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Old 04-06-2013, 10:29 PM   #391
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I'll be home the next few weeks recovering from surgery (not in the plan, but ended up necessary, and I got good news and will be fine). I am NOT a patient patient. Luckily for me, my favorite squirrel survived the winter and is visiting regularly. (Yes, those are daffodils. Winters here are so gray that I can't resist early-spring color.)
Is that Stumpy?

Glad you are ok...enjoy your recovery.
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Old 04-06-2013, 10:31 PM   #392
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We still have juncos--later than usual, it seems. At the same time, the grackles are back.
Same here.
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Old 04-07-2013, 06:43 AM   #393
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".tell me, how do you tell the females from the males in bluejays? "

My question as well. And yes, dap, that is dear Stumpy (or his/her twin). I should probably name the poor squirrel for something other than its handicap. (Of course, the neighbor across the street has been calling the same squirrel "Stubby" for the last couple of years.)

BTW, how does one sex squirrels from a distance?
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Old 04-07-2013, 07:49 AM   #394
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Tell me, how do you tell the females from the males in bluejays?
Just how many years does a red-wing live?
BTW, how does one sex squirrels from a distance?
No stopping us from asking and learning here at W.G. now is there!
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Old 04-07-2013, 07:52 AM   #395
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Sexing Blue jays..
Since they both appear identical, they can only be identified by their mating and nesting behavior.

During the spring...It is the female who is first to take flight. The males follow.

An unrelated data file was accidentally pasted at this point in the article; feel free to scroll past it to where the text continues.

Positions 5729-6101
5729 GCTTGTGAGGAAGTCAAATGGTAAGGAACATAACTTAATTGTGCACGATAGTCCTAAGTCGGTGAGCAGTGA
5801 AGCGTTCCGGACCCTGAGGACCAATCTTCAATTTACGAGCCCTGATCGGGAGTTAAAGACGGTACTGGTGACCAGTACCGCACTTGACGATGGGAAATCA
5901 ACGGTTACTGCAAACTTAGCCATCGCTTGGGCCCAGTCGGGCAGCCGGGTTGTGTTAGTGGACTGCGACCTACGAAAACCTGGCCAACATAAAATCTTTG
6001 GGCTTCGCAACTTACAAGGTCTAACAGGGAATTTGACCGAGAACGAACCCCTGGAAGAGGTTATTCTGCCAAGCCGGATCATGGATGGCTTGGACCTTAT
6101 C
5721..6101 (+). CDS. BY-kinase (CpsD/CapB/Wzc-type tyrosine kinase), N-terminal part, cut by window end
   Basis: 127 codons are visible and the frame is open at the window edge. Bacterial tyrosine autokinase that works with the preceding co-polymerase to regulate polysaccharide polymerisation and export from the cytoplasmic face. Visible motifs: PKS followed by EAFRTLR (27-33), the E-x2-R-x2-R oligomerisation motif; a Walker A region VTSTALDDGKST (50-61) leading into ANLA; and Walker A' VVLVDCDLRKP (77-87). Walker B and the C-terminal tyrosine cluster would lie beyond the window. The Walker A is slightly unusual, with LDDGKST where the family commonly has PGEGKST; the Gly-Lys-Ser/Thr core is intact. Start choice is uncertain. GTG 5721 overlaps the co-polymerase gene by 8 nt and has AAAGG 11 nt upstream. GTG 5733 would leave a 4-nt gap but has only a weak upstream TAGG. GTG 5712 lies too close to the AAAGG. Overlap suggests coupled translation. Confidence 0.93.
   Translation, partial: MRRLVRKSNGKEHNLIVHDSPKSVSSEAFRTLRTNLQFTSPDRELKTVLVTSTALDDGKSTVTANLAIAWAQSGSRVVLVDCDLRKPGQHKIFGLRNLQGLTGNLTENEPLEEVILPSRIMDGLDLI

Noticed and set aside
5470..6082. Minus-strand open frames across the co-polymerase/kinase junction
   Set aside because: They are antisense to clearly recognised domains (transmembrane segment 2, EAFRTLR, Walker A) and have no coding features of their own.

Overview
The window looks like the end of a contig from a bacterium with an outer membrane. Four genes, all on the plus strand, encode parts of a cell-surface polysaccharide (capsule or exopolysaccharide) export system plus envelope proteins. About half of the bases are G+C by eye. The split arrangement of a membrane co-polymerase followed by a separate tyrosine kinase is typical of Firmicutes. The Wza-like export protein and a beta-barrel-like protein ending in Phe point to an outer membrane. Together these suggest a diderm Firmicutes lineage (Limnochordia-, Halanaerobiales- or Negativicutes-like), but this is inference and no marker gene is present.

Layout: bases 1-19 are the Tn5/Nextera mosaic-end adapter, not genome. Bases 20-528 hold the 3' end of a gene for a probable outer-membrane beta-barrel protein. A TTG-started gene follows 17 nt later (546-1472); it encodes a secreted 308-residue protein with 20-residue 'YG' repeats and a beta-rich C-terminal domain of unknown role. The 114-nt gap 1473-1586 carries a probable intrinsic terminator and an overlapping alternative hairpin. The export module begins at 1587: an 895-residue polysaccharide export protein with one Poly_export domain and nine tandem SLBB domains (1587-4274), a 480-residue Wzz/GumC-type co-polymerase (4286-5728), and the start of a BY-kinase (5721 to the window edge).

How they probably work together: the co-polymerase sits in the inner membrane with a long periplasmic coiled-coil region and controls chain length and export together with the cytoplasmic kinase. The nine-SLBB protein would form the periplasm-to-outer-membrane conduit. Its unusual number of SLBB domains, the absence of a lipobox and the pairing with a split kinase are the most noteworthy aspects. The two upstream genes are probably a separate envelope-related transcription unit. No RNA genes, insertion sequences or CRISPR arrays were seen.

The ones doing the head bobbing and feather fluffing would be the males.
The female incubates the eggs.
The one carrying food to the sitting bird in a nest is the male.

The only "noticeable" difference being "If you had one in hand" would be...
The females have an area stripped of feathers on their belly for incubating their eggs.
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Old 04-07-2013, 07:56 AM   #396
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Life expectancy of a red-wing Blackbird

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The longest-living banded wild redwing ever recorded by the Bird Banding Laboratory at the Patuxent Wildlife Research Center had survived 15 years and 9 months.
Q & A: Red-winged Blackbirds
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Old 04-07-2013, 08:17 AM   #397
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Sexing squirrels

The only "absolute" way to tell if a squirrel is a male or female is to check out its genitals. Wildlife Online - Natural History of Grey & Red Squirrels
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During the breeding season the testes are often swollen and, in the Red squirrel are darkly stained
You might be able to tell the males from the females again... by their mating and nesting behavior.
Males tend to be a bit heavier and will fight one another over a watching female.
The males are usually the nest builders.
The females tend and carry about the young.
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Old 04-07-2013, 09:45 AM   #398
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Sexing Blue jays..
Since they both appear identical, they can only be identified by their mating and nesting behavior.

During the spring...It is the female who is first to take flight. The males follow.
The ones doing the head bobbing and feather fluffing would be the males.
The female incubates the eggs.
The one carrying food to the sitting bird in a nest is the male.

The only "noticeable" difference being "If you had one in hand" would be...
The females have an area stripped of feathers on their belly for incubating their eggs.
Thanks, havalotta. Those behaviors make sense...I've just not witnessed them yet. I have observed the mourning doves behavior and hope to spot the bluejays' as well.
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Old 04-07-2013, 09:49 AM   #399
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[B]Life expectancy of a red-wing Blackbird...
Nice! So you should have him around for quite a while.

Funny as I read the word "red-wing black bird" from right outside my window (where I feed the birds), came the trill of one's call.

Now you've got me wondering about the life expectancy of a bluebird.
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Old 04-07-2013, 09:52 AM   #400
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Sexing squirrels...
"Sexting squirrels"--WHAT!?....oh, never mind.
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bird, bird nest, bird watching, birds, nashville warbler, nest building, nests, northern oriole, oriole, today, warbler, watching birds, yellow warbler

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